Tastemaker and Gather at Home author Monika Hibbs’ custom-tiled dog bath has become a statement feature in her house. But when she was building it in 2020, inspiration was hard to come by. “There were maybe two photos I could dig up,” she recalls. These days, her design is Pinterest famous. But does this fixture actually see any action? An emphatic yes. It’s so practical, Hibbs gushes, that it gets used multiple times a day, especially because it serves double duty as a foot bath for the whole family.
Another hot barkitecture element? Fabulous feeding stations, as expertly executed by Orange County–based firm Blackband Design. The team’s 2017 project has garnered attention from Better Homes & Gardens along with countless interiors enthusiasts. And it’s easy to see why: It’s built into a recessed section of the kitchen island and composed of Calacatta Eccellente marble to match the countertops and backsplash.
“We took the idea even further with a pot filler for easy water bowl refills,” explains interior designer Rachel Azzolina. On top of that, the height and size of the bowls meet the unique specs of the owners’ two golden retrievers, fondly dubbed daughters. “Our clients dream big for their families,” she reasons.
Since then, Azzolina and team have fielded barkitecture requests galore. Whether creating a catio or a doggy dream house, their goal is to “mimic and flow” with their clients’ established style. We humans care a lot about that sort of thing — but do animals? Probably not, say the pros. But although plush furnishings aren’t necessarily high up on our pets’ list of prerogatives (or so we think), functional renovations can certainly make their lives better.
Consider catification, the fast track to feline happiness. Renowned cat behavior and wellness expert Jackson Galaxy, who hosts the Animal Planet hit show My Cat From Hell, coined the term back in 2013. It’s all about devising a stimulating environment for Princess that doesn’t “wreck your aesthetic,” he explains. His cat superhighway concept lets felines navigate a room without touching the ground. Why? “Because they need vertical spaces,” he notes. Not only does this ease cats’ tendency toward territorial aggression, but it also lends itself to some seriously innovative design projects.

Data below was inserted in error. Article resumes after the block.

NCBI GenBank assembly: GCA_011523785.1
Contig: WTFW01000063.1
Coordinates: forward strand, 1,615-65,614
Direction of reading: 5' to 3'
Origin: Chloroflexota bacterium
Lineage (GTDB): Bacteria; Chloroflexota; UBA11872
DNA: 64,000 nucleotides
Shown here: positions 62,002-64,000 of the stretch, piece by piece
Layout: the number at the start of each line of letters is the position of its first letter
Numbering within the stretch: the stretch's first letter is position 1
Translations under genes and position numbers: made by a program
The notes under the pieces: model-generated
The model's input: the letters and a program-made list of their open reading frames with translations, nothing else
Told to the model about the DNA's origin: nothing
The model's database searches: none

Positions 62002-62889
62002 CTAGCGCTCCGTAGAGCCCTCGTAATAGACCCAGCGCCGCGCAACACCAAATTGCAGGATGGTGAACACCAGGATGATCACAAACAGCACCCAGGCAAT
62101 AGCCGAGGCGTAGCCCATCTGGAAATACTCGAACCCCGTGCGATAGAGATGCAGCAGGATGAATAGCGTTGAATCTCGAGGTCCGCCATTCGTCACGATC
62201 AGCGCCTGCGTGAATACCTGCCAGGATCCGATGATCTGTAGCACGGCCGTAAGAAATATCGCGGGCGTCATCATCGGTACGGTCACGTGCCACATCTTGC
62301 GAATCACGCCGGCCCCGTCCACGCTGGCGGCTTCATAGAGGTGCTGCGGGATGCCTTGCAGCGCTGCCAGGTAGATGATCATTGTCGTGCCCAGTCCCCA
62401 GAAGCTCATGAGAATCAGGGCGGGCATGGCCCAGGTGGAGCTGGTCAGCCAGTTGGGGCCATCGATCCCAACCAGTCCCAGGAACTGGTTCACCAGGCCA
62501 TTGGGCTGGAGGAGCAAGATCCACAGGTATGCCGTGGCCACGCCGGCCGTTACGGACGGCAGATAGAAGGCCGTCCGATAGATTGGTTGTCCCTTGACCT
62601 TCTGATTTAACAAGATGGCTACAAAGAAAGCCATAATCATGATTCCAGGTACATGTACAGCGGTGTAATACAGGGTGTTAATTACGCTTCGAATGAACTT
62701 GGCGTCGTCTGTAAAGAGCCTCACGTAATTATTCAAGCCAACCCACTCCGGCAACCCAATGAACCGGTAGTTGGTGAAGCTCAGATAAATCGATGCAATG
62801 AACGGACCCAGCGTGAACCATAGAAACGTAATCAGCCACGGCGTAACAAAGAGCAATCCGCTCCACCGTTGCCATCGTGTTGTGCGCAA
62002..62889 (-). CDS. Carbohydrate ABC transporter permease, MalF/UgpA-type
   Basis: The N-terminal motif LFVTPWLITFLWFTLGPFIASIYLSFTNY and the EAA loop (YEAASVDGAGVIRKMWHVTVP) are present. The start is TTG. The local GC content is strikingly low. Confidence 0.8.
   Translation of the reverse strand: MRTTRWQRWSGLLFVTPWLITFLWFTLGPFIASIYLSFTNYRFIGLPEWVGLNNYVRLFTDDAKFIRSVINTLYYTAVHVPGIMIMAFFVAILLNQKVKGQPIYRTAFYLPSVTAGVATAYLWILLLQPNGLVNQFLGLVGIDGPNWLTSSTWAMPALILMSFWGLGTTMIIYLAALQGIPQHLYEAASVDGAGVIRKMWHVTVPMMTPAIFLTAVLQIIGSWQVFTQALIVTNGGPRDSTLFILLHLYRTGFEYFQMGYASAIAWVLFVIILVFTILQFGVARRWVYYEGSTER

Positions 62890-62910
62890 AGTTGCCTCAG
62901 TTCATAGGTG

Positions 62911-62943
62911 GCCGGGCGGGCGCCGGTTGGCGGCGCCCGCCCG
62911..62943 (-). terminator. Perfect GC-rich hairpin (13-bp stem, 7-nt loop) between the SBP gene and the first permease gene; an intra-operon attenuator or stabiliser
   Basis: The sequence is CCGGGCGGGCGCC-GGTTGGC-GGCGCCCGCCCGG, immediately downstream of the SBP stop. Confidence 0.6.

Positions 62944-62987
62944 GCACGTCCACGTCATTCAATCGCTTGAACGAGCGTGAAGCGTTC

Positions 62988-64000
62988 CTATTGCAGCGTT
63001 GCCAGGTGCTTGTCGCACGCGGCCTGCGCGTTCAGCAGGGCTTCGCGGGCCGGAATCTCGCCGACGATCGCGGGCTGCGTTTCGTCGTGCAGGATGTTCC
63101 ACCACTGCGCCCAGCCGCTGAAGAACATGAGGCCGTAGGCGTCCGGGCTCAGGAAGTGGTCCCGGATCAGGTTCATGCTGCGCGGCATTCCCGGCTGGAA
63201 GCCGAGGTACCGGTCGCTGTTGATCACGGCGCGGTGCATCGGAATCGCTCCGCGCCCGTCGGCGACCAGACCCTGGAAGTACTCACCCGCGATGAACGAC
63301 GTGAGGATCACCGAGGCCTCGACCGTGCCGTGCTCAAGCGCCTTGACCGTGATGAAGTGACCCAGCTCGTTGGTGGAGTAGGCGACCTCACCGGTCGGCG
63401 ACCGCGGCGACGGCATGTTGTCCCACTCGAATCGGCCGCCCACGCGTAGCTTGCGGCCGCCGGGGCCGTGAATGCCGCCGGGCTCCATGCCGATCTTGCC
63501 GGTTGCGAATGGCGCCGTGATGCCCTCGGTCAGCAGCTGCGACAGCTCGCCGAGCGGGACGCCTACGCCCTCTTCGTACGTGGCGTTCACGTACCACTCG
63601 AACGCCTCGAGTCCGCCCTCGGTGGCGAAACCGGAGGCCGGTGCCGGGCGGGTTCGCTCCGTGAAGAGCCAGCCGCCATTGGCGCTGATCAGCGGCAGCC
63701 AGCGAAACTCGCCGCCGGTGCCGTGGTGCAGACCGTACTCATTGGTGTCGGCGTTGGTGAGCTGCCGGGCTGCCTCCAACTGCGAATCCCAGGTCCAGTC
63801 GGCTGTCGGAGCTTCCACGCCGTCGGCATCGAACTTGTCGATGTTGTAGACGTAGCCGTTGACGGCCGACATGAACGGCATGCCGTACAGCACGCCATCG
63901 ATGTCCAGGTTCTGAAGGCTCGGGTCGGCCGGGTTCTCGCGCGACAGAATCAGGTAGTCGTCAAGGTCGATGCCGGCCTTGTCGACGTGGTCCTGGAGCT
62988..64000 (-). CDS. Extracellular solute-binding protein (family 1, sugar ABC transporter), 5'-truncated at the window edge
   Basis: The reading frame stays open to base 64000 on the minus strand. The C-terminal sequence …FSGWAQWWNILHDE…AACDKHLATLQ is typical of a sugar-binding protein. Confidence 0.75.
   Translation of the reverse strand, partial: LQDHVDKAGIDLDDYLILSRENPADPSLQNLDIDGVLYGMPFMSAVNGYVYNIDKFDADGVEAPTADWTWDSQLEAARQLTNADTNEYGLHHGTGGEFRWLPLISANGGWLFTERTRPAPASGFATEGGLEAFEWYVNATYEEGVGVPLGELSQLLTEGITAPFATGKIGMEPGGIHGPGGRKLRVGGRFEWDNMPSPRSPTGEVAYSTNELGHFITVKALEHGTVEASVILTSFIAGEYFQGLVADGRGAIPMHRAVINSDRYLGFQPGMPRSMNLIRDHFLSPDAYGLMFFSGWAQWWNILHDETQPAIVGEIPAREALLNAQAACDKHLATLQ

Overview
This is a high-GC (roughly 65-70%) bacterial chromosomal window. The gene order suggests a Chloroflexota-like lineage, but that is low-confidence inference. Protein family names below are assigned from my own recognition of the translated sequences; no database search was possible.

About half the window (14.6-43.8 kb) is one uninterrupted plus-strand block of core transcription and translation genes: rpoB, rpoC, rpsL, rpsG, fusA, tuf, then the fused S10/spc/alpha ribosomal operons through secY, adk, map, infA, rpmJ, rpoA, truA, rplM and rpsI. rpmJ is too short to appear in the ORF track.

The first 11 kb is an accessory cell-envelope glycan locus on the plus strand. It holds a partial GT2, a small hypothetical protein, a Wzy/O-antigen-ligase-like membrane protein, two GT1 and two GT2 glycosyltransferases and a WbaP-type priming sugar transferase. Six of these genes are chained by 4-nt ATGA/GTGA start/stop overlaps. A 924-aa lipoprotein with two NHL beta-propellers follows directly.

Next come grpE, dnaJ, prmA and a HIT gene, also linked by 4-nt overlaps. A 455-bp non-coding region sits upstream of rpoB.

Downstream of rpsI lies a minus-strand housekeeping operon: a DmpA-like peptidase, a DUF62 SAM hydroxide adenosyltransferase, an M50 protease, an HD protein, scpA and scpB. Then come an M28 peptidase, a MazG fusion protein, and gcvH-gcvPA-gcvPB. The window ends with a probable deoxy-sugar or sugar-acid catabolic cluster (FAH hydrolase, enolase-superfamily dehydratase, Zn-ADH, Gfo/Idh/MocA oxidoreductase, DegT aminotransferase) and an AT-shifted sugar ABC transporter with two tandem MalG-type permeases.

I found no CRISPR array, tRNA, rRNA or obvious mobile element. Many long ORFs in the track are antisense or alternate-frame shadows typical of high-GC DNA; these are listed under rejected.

Contractor Peter Cohen is a catification king. Galaxy (a friend of his) describes his space as “unparalleled” in its feline-forward amenities. And he’s right: Cohen’s Santa Barbara abode puts Teddy Lower’s tricked-out bedroom to shame. With catification touches galore — superhighways, cocoons, scratching posts and the like — the home is the ultimate feline sanctuary.
So what’s the case for canines? Galaxy, who has three dogs of his own, says that their “territorial needs are less than cats’” because — in animal expert speak — they “already own the joint.” He goes on to explain that “most of what you can do to enrich a dog’s life is outside,” like going on daily strolls through the neighborhood.
That’s not to say you can’t get creative or that your pooch won’t enjoy some special accommodations. Just look at Architecture for Dogs, a brand conceived by Japanese graphic designer Kenya Hara. The team comprises renowned architects and designers who create high-quality furnishings and accessories geared toward unique breed characteristics and behaviors.
Yes, their creations look like high-level artwork, but it’s all grounded in insight. To wit: There’s a sloping play station for dachshunds, who famously have difficulty climbing due to their super short legs. A mirrored structure is primed for poodle reflection gazing, as the breed is thought to have remarkable self-awareness. Every good girl and boy deserves a custom creation this good — no species left behind.
As it becomes de rigueur for pet parents to devise luxe lodgings for their furry friends, chances are your hamster or lizard will have their time in the spotlight, too. And our favorite brands will no doubt be there to capitalize on the craze. There’s big money in it, after all. The pet industry rakes in serious bank year after year — north of $100 billion and growing, per Morgan Stanley.
When it comes to over-the-top digs for our dogs, it’s hard to say if this trend is truly for our benefit or theirs. But really, does it matter? We can all agree that design elements that let us pamper our precious pets are an easy way to up the feel-good vibes of any home. Thanks to the barkitecture craze, the idea of being sent to the doghouse these days is no longer a viable threat — but instead a welcome invitation.